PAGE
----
Kenya Inflation

Kenyan inflation at 10-month high of 5.9% in March

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Rising fuel and food prices boosted Kenya’s annual inflation in March to 5.9%. This is the highest level since last April, Nairobi-based Kenya National Bureau of Statistics said Wednesday. On a monthly basis, the Consumer Price Index, which measures what buyers pay for everyday items like food and clothing, increased by 0.4%, slowing from a 0.7% increase in February.

The annual inflation accelerated for a sixth straight month in March, from 5.78% in February,
as transport costs rose (18.12% vs 16.73% in February), due to an increase in fuel prices as a result of the rising cost of importing oil products. Petrol went up 10.34% (vs 3.06%), diesel 5.83% (vs -2.40%) and kerosene 2.47% (vs -9.92%)

Additional upward pressure came from prices of food & non-alcoholic beverages (6.65% vs 6.93%); housing & utilities (4.01% vs 3.38%); health (4.12% vs 4.34%) and restaurants & hotels (4% vs 4.01%).

The National Bureau of Statistics release comes two days after Kenya’s central bank (CBK) held its benchmark interest rate at 7% for the 7th time, saying inflation remained well-anchored and is forecast to remain stable in the short run.

Policymakers confirmed the CBK still expects the economy to rebound strongly this year saying that the package of accommodative monetary policies, together with the fiscal stimulus announced in the FY2020/21 Budget, have been appropriate to support the economy.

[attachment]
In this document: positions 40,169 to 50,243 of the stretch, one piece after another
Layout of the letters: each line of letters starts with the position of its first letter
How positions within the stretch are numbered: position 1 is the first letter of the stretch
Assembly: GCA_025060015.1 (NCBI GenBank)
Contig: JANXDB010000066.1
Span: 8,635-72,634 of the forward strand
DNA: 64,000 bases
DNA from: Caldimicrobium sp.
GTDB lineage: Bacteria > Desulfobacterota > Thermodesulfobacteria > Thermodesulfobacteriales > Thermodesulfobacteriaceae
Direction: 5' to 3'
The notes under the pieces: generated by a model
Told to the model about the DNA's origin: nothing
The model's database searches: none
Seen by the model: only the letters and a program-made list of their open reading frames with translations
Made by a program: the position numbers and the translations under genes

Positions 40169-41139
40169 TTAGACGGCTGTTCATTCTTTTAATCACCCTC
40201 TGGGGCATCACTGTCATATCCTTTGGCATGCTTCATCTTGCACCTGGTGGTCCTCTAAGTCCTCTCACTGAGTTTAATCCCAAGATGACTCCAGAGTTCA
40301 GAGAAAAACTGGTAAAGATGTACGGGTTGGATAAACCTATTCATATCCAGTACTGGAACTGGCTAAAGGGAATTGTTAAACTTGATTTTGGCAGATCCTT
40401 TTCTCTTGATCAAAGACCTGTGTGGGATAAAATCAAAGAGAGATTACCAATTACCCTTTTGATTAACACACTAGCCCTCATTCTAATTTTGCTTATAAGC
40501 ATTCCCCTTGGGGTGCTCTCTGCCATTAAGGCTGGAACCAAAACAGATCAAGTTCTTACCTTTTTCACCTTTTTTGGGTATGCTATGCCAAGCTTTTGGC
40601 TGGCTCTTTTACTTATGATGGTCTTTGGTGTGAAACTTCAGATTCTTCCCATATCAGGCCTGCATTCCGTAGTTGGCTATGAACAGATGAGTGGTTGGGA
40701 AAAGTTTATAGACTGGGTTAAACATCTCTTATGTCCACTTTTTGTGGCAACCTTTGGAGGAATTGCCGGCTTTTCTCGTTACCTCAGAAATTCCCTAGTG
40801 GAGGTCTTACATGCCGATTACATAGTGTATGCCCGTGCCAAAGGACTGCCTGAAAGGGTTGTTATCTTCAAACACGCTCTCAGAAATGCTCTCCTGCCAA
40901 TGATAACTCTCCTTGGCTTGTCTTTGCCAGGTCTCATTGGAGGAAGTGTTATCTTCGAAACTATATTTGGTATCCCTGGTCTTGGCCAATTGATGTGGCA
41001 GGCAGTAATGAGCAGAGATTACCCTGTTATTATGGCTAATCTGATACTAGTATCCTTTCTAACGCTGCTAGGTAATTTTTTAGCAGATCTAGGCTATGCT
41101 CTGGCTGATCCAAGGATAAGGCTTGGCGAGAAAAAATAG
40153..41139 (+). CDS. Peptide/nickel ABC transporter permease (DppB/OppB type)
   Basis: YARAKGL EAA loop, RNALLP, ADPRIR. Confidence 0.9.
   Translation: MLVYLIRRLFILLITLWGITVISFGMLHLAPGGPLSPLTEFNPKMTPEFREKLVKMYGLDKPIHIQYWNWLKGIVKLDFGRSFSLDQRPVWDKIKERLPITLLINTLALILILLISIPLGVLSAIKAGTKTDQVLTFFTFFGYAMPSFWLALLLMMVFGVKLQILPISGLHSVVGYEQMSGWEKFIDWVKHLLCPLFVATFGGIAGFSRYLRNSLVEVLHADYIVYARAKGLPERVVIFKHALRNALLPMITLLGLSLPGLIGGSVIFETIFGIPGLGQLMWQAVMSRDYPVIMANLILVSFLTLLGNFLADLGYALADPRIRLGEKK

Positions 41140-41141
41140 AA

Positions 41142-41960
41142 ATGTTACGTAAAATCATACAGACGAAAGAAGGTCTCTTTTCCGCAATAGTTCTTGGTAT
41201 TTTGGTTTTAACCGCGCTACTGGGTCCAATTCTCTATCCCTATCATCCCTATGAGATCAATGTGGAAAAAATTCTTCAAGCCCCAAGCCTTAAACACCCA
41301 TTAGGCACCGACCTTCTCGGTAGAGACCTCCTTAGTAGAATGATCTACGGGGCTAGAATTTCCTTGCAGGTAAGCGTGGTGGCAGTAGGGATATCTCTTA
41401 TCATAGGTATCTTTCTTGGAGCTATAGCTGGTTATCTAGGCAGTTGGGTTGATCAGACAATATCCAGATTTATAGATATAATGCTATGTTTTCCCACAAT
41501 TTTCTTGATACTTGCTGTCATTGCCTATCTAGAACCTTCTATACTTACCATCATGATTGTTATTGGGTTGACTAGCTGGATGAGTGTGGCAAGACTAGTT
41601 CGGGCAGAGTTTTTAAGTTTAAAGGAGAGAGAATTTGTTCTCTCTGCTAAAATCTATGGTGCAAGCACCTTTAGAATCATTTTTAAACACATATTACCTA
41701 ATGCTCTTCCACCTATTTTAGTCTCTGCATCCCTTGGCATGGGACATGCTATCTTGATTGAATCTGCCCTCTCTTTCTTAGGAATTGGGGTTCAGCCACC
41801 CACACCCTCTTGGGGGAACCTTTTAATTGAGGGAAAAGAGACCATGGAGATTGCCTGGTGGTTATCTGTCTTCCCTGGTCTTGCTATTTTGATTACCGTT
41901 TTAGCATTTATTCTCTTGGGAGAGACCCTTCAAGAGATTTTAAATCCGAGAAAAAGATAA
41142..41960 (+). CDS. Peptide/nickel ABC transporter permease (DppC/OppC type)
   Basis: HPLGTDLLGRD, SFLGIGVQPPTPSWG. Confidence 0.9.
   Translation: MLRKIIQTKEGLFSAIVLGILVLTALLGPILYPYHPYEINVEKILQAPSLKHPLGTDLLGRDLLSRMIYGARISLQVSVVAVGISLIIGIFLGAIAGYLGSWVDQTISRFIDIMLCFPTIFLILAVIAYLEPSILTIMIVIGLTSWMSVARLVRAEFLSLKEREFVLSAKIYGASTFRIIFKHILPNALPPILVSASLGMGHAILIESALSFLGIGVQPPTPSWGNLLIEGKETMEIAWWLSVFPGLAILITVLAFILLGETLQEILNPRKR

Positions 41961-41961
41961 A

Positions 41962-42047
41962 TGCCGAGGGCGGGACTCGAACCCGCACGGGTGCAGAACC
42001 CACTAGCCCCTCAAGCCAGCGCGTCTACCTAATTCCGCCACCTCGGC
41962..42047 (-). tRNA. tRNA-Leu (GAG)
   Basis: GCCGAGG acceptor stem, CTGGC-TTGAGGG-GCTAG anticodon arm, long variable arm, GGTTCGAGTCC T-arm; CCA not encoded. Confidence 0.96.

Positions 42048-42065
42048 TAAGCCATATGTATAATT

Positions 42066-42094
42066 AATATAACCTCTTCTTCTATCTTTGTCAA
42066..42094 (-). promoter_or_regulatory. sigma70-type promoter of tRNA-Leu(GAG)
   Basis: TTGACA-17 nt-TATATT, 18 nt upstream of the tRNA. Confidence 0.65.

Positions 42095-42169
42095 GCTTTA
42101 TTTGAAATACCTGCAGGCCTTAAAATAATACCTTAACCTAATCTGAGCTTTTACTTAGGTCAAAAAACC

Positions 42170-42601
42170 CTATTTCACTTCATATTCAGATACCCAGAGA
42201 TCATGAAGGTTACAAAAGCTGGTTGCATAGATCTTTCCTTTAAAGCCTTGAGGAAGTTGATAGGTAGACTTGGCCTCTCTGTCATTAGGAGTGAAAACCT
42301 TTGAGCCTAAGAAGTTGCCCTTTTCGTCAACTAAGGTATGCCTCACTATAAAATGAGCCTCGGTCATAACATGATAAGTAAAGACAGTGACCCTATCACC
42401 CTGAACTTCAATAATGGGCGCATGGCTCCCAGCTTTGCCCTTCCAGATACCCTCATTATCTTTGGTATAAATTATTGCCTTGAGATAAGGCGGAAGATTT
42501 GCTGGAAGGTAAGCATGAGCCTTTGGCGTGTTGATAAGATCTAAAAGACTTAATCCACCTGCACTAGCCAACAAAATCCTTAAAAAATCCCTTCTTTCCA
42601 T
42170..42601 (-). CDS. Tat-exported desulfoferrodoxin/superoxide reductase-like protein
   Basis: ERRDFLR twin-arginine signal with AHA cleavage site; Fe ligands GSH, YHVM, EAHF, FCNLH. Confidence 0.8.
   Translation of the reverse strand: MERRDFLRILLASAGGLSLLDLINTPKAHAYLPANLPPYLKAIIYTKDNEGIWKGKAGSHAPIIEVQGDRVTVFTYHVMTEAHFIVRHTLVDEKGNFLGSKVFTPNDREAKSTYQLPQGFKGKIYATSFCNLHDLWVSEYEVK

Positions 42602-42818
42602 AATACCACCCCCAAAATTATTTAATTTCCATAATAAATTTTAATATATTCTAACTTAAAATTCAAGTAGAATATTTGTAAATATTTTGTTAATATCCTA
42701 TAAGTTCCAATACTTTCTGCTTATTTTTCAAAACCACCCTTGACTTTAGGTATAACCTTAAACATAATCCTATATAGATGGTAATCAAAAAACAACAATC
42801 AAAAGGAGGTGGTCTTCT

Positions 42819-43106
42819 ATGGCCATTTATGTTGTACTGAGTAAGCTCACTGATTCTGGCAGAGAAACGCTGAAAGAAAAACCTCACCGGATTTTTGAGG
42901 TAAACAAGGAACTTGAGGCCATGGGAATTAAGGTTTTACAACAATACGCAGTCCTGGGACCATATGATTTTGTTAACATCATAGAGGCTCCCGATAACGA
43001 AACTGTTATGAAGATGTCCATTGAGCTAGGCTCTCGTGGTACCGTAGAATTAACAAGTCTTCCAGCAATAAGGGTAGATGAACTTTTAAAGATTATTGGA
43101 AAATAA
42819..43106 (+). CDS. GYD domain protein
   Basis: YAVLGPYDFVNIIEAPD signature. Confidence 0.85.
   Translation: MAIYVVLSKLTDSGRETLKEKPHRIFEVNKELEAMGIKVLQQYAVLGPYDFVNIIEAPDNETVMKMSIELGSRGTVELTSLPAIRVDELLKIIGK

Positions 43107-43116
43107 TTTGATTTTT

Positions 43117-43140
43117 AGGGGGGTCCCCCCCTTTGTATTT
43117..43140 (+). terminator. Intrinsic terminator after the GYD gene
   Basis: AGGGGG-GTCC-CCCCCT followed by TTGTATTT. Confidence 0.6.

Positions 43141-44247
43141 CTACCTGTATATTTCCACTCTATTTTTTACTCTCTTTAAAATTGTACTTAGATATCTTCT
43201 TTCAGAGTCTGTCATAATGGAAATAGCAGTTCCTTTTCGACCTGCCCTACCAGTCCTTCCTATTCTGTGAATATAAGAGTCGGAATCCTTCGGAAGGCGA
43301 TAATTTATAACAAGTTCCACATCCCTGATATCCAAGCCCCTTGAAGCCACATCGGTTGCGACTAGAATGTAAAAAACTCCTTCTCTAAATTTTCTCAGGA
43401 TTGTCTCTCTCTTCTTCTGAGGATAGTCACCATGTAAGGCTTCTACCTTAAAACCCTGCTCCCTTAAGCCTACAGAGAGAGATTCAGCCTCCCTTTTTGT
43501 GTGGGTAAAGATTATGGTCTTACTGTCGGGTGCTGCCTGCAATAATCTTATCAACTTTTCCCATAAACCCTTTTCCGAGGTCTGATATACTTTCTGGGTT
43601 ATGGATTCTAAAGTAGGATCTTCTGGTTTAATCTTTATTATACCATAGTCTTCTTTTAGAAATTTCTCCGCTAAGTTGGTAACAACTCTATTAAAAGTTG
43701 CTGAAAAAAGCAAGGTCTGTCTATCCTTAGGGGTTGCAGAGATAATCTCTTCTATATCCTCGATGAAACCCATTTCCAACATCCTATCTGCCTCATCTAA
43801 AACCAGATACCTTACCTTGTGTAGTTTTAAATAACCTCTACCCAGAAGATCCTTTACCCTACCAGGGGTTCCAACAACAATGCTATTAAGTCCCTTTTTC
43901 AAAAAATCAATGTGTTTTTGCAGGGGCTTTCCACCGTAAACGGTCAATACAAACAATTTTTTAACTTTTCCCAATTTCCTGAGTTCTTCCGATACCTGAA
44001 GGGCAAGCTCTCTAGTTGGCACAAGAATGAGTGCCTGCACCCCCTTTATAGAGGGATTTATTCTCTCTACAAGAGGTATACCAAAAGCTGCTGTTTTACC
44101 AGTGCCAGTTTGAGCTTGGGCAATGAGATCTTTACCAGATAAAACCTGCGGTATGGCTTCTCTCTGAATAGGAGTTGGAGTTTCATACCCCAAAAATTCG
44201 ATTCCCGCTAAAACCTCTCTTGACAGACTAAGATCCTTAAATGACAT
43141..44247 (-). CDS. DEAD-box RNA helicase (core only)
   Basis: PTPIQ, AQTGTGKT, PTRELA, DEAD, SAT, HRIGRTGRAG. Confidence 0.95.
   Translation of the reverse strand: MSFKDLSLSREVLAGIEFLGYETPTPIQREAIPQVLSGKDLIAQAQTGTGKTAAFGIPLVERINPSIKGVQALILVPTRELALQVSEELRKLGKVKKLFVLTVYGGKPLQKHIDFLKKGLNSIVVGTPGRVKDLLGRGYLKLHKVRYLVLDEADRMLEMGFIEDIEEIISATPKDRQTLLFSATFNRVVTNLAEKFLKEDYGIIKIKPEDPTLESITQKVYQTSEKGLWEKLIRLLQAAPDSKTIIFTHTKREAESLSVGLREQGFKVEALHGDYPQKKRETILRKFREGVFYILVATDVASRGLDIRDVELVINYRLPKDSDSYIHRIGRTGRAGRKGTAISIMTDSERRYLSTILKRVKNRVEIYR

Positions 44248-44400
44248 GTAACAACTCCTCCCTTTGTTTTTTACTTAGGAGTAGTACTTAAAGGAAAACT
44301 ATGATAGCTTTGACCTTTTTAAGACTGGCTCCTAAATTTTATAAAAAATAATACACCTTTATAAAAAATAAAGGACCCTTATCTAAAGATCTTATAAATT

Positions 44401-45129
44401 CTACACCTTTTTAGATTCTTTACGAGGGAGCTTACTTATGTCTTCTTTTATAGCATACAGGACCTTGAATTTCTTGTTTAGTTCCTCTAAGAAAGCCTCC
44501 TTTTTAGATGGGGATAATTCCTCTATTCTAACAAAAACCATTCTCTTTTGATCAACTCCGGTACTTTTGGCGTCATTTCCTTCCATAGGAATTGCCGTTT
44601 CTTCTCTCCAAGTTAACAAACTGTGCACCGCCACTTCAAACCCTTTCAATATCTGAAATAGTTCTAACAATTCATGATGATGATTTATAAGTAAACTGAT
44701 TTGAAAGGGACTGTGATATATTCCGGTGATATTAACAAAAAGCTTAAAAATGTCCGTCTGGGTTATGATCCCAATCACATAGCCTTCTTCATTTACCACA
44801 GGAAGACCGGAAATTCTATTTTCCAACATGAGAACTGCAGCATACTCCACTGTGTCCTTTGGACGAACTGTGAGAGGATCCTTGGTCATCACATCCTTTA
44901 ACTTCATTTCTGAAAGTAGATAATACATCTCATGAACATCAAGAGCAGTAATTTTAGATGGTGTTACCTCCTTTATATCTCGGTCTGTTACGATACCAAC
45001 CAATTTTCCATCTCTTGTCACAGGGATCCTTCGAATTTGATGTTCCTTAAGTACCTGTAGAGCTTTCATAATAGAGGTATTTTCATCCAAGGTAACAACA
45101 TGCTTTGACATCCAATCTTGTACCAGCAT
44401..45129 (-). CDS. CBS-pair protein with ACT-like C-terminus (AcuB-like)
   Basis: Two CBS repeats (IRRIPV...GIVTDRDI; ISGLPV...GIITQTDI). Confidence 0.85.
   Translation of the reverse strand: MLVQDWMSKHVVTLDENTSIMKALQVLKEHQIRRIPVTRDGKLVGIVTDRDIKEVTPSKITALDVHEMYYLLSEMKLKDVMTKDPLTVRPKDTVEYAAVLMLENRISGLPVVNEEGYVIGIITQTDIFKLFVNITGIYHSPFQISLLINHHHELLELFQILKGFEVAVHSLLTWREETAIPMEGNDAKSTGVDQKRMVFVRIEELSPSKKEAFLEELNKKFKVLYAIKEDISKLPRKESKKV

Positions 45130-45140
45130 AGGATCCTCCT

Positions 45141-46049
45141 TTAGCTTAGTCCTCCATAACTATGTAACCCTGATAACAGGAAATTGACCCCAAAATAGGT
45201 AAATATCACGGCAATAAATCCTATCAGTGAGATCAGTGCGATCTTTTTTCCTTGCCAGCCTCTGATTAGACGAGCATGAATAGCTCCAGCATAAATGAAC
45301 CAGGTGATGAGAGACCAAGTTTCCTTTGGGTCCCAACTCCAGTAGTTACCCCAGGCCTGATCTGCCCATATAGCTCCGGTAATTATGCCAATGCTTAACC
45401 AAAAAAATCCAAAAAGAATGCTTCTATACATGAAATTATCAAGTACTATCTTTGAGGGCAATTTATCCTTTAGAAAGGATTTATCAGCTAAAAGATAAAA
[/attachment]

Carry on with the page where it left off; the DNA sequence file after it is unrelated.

Officials also noted that the economic recovery observed in the fourth quarter of 2020 and in the first quarter of 2021 was mainly driven by robust performances in the sectors of agriculture, construction, real estate, finance and insurance, and wholesale and retail trade.

In the third quarter of last year, Kenya’s economy shrank 1.1 percent year-on-year, following a downwardly revised 5.5% plunge in the second quarter. It marks the first country’s recession in nearly two decades.

Accommodation and food service activity which includes the tourism sector remained severely affected (-57.9% vs -83.2% in Q2), followed by education (-41.9% vs -56.2%) and professional, administrative activities (-12.3% vs -15.3%).

Four recent CBK surveys of the private sector, including hotels and flower farms, revealed optimism about the growth prospects for this year but respondents were also concerned about the uncertainty related to Covid-19 and the increased cost of inputs. Kenya depends heavily on the travel and tourism industry.